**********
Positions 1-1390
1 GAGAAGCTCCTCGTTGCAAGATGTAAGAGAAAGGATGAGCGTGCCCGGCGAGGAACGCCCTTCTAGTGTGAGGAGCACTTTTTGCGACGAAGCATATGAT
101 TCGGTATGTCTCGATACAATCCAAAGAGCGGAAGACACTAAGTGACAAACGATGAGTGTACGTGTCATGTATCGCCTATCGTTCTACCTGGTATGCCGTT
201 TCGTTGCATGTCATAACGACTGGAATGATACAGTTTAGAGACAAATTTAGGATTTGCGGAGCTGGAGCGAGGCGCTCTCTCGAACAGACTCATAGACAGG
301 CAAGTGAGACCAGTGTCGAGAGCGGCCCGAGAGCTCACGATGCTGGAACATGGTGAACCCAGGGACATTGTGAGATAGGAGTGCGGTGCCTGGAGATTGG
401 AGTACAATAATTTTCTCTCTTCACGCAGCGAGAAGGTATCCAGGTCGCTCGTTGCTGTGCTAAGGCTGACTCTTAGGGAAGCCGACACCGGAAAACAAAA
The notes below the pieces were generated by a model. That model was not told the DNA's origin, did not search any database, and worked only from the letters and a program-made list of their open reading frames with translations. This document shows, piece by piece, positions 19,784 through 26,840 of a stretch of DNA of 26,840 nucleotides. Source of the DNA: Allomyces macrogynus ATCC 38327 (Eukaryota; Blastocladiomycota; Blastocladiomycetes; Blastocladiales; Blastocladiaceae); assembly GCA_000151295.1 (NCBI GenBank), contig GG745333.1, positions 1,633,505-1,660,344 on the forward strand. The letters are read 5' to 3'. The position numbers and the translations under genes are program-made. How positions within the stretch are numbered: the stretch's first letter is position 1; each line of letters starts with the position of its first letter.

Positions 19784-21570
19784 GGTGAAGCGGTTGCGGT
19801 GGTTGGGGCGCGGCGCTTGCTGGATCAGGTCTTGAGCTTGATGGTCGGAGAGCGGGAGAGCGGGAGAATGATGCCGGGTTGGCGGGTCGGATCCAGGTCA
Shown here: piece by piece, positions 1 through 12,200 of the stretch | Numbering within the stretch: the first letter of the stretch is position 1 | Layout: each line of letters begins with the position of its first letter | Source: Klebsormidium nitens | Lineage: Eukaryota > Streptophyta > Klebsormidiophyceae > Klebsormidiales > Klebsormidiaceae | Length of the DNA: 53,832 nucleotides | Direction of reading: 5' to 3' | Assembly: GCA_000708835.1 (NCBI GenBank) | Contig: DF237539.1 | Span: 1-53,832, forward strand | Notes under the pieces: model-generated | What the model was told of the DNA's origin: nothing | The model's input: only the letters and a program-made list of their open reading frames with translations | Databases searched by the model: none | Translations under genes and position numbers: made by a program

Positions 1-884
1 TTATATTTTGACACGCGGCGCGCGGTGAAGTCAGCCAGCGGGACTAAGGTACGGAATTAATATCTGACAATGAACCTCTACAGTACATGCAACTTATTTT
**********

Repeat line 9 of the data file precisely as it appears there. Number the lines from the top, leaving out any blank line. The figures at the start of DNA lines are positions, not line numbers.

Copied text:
19784 GGTGAAGCGGTTGCGGT